|Image source: Wikimedia Commons (this image is in the public domain)|
These RWLDs for your upcoming copyright lecture introduce you to fundamental principles of U.S. copyright law, fair use, public domain, and creative commons. Your understanding of these concepts is key to making legal and ethical decisions about how to incorporate media into educational projects (and guiding your own students to do so in the future).
List of Terms and Concepts You Should Know:
- Copyright (what is it and when is it obtained by a creator?)
- The Copyright Act of 1976
- Copyright Ownership (Copyright Term Extension Act)
- Public Domain
- Fair Use (when it can be used?); what is Portion Limitations
- Creative Commons (how do you obtain a CC license?)
- The TEACH Act of 2002
- Shepard Fairy and the legal controversy with his iconic image of President Obama
- Jammie Thomas-Rasset's case who illegally downloading 24 songs. Read the follow up to the story of Capitol v. Thomas on Wikipedia.
- Iowa AEA Online: http://www.iowaaeaonline.org (get the username and password from your instructor for iCLIPART For Schools)
- What is flickr and how do you find Creative Commons images in there?
- What is Usage Rights in Google search for images and exactly how can you find resources that are "labeled for reuse"?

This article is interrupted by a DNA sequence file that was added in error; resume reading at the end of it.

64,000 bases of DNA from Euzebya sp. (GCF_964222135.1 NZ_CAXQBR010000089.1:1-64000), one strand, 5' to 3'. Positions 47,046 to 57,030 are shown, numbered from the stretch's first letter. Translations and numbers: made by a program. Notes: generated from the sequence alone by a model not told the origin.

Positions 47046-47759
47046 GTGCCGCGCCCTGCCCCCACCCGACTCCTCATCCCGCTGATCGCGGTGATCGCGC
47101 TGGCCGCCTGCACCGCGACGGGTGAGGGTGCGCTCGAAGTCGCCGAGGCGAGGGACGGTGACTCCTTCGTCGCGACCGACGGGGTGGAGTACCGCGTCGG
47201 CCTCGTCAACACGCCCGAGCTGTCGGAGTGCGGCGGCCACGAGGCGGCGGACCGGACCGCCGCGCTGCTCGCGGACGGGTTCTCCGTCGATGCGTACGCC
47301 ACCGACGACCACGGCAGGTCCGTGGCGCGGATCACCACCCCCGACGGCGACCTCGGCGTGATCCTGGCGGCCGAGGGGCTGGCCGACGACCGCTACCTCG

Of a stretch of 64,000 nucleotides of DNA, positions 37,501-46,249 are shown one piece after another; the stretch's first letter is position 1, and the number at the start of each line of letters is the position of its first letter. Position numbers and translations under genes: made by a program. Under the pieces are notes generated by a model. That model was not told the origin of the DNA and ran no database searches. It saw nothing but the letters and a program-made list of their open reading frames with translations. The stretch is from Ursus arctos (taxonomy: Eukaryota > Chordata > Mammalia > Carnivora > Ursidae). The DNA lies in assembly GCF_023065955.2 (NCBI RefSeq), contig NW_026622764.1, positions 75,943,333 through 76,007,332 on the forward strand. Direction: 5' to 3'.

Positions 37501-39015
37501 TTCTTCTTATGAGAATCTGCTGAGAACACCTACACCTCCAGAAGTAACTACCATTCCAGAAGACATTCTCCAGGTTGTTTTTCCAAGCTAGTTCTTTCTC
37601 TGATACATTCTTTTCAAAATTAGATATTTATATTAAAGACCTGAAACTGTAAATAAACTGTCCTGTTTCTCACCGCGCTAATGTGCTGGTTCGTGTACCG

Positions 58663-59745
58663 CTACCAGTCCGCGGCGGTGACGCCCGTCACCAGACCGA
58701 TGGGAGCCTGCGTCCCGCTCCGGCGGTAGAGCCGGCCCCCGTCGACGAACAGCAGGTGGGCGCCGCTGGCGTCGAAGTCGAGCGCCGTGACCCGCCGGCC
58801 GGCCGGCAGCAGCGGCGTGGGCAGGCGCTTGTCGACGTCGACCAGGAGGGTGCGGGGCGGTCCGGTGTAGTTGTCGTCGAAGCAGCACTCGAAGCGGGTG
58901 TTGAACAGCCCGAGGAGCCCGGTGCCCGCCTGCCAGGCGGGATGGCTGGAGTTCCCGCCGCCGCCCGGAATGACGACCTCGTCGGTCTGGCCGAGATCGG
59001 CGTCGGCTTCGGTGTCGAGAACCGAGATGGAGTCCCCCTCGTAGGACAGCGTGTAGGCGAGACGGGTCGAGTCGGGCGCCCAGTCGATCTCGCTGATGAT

You may find many of the answers here:
(This PDF handout is from Iowa AEA Online. Save this document for lecture, for future reference, and to use with students in your own classroom).
2) Explore the interactive web site Taking the Mystery Out of Copyright (from the Library of Congress), especially the section Files on Record which provides an interactive timeline of copyright milestones (look for the scroll bars along the left and right sides).
RESOURCESCopyright history and rational in 6 minutes!
This 5 minute video explains why Creative Commons was created:
Creative Commons licenses make it easy for people to share their works which are otherwise protected by copyright law. This provides terrific opportunities for teachers and students! It's what you might say is a happy middle ground between All Rights Reserved and the public domain.
Other Resources (FYI)
- Copyright Basics: pages 1—6 of Copyright Basics (PDF) from the US Copyright Office (copyright.gov)
- Bookmark and explore these UNI sites related to copyright: UNI Copyright Policies and Rod Library Guide to Copyright and FAQs about copyright at UNI.
- And last but not least, take a look at the Key Moments in Social Media Law from 1984 on!